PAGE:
voids in China.
1$ Critical success factors in the /.0.:
Brand: 1t the beginning of the caf, the founder emphasi5ed the culture A delighting the
customerB that impressed the customers deeply" 7he company was also committed to evolving
menu choice to %eep the brand fresh in the eyes of the customers"
Quality service: 7he company gave up the standardi5ation service model that means speed of
service and order accuracy, and emphasi5e personali5ation in service" 7his approach brought
Levendary Caf many A heavy userB customers that consist of white'collar professionals and
upper'middle'class women"
Local menu adaptions: Levendary had a fle/ible menu in different 80 states" #t allowed one or
two regional specialties to be added to its core menu and listed its menu items on order of local
popularity"
Food quality: 7he concept team in the company would roll out a suite of new products five
times in a year and always used healthy ingredients li%e pomegranates or $uinoa" )oreover,
these new products would have minor variants to adapt to different flavor in different areas"
*$ 1otential institutional voids in China:
Culture difference: 7he difference of culture between two countries is the biggest barrier in
this case" *ating habit is the first reason" 7here is a wide variation in regional food taste in China,
so that it,s very hard to satisfy every customer,s demand in flavor" (urthermore, western food is
not Chinese people,s favorite food" #t,s very hard to attract and maintain customers" 7here were
many challenges for ma%ing menu, food and mar%eting teams"
Lack of information: there were so many companies had entered into Chinese foodservice
industry, it,s very ris% for Levendary as new entrant" 7he company also needed to %now about
the policy and financial statement format for the new mar%et" (inding good suppliers in low costs
is also a challenge for the company"
Location: where to put the store is very important" Levendary needs to do mar%et research to
find the right location to open the store" 1ccording to the */hibit , the average traffic of the
store in 0ei@ing *mbassy is definitely lower than others" Location is also associated with
distributions" 1 good location can reduce the costs of distributions"
+. Why did Levendary decide to enter China ar2et& 'o( did its /0 foundation match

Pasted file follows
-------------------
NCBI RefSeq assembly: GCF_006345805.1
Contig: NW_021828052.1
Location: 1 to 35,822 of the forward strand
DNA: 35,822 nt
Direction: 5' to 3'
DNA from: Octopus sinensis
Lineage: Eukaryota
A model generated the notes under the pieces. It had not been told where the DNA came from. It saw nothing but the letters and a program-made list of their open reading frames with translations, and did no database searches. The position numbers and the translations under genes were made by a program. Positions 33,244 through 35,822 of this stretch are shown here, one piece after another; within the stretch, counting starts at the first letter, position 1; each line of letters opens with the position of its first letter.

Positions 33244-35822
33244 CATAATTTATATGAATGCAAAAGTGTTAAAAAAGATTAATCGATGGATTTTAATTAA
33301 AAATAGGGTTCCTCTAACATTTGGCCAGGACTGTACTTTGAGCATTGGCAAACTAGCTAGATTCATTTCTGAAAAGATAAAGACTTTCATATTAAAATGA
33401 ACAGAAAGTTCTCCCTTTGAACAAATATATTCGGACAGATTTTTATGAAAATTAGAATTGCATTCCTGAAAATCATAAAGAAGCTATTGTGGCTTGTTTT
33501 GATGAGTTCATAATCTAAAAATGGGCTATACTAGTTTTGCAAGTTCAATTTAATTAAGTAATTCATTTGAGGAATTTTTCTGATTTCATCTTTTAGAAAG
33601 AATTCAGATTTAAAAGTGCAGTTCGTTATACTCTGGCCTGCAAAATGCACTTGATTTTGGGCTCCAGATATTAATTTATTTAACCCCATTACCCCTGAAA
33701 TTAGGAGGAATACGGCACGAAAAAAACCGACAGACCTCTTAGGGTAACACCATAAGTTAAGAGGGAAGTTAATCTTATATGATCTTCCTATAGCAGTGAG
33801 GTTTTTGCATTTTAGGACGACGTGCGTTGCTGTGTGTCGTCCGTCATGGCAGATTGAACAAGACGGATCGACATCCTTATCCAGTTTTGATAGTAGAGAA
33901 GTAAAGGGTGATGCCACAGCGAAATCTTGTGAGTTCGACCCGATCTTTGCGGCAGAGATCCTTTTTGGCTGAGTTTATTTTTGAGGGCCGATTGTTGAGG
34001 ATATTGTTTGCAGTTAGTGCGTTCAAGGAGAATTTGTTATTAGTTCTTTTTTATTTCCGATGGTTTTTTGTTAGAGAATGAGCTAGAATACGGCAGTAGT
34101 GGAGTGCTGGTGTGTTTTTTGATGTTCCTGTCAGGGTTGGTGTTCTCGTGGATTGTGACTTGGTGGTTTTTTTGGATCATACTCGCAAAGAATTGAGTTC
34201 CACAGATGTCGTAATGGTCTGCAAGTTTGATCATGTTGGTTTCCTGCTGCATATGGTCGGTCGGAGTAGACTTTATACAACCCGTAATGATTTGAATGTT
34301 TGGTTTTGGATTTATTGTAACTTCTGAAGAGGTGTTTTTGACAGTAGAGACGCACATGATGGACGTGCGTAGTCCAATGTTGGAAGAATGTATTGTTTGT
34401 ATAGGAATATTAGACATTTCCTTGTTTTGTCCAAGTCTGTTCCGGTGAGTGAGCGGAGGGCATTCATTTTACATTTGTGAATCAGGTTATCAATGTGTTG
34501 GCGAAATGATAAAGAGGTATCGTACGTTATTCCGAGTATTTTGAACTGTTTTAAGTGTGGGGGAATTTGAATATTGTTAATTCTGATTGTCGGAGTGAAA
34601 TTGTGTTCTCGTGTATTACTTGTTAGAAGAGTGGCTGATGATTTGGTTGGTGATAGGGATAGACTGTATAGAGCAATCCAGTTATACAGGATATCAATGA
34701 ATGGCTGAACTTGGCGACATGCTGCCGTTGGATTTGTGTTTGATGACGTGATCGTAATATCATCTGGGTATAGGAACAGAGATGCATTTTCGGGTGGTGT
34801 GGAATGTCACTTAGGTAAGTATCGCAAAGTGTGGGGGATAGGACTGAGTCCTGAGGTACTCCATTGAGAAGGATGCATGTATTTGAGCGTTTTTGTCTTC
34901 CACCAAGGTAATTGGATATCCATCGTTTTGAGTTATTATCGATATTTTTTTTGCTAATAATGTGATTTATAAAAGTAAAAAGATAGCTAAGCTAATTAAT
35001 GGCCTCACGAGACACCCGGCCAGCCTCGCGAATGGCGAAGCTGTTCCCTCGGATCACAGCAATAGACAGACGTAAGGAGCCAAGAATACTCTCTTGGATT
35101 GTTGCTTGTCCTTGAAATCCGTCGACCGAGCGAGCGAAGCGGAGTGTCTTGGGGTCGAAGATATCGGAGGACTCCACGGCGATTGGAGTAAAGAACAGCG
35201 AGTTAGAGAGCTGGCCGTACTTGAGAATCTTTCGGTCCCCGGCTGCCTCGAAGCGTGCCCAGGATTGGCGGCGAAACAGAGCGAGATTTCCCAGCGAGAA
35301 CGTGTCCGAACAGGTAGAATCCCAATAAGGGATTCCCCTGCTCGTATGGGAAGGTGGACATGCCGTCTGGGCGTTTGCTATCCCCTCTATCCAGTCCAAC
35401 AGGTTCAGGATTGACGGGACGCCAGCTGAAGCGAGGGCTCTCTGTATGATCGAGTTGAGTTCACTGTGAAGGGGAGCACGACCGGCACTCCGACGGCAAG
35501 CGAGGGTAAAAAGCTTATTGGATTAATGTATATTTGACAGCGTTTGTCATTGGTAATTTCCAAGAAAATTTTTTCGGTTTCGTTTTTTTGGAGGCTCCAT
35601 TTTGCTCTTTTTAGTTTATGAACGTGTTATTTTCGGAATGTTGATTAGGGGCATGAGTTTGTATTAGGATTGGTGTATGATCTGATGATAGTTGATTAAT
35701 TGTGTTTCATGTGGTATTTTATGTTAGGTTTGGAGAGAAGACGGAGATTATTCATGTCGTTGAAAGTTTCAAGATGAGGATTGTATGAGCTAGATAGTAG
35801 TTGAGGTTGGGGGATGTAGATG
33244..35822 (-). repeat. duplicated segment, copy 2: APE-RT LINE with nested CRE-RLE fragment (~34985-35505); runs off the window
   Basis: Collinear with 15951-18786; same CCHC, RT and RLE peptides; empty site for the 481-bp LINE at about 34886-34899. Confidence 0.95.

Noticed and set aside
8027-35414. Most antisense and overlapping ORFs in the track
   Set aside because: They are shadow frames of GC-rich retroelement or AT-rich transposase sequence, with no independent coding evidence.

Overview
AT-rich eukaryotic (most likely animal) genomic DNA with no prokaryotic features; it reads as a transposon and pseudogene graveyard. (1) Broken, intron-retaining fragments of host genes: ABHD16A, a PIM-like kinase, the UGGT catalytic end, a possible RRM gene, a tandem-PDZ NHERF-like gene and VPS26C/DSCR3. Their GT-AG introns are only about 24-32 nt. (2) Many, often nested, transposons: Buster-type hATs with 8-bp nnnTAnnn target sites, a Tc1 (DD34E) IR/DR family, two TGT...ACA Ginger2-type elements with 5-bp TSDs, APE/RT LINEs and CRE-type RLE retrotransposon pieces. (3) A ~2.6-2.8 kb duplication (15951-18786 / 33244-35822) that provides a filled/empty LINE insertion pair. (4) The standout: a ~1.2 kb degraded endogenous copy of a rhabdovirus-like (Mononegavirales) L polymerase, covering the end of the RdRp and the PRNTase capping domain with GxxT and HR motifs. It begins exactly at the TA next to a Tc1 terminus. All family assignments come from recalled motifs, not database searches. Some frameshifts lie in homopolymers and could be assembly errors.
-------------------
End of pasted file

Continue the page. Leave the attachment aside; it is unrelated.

a)ainst China mar2et needs& #compare /0 3s China mar2et in terms of customers and
operations$
1$ Why decide to enter China ar2et:
Ripe for investment: China,s 2D3 grew 1:"8< over the past decade with a population of 1":
billion people" #ts Aurban population rose from >"!< of the total in !000 to :>">< in !00?, and
a strong middle class emerged whose per capita income surged from 6)0 >,!;! to 6)0
1C,1C8B" 7hat is to say, Chinese had more potential power to consume products and services"
)oreover, more and more women appeared in the wor%forces and a lifestyle trended to eat out is
growing fast" 1ll these drive the fast improvement of Chinese foodservice industry"
Internal reason: #n !00;, Levendary,s domestic growth was slowing" 1nd its concept
Adelighting the customerB didn,t translate well into small towns" #t had to implement its overseas
e/pansion"
Success of other brands: .ome companies had already succeeded in China, li%e D(C,
)cDonald,s and 3i55a Hut,s" 7hese brands can give Levendary some e/perience when entering
China mar%et"
*$ 'o( did its /0 foundation match a)ainst China mar2et needs&
Customer: #n the =".", Levendary,s foundation was based on the principle that Adelighting
customerB" 7hey tried their best to meet the customers, needs and serve them in a comfortable
and friendly environment" 7hey would add regional taste to their core menu to adapt to local
flavor" #n China, Louis Chen changed the core menu, too" #n the forth store at the north entrance
to 0ei@ing,s (orbidden City, no salad was on the menu" 1t the !rd location in a Dorean suburb
of .hanghai, sandwiches were replaced by a variety of local dumplings" 7hese changes meet the
needs of local consumers and regional mar%ets"
perations: #n the =".", every store had the same arrangement and decoration to provide a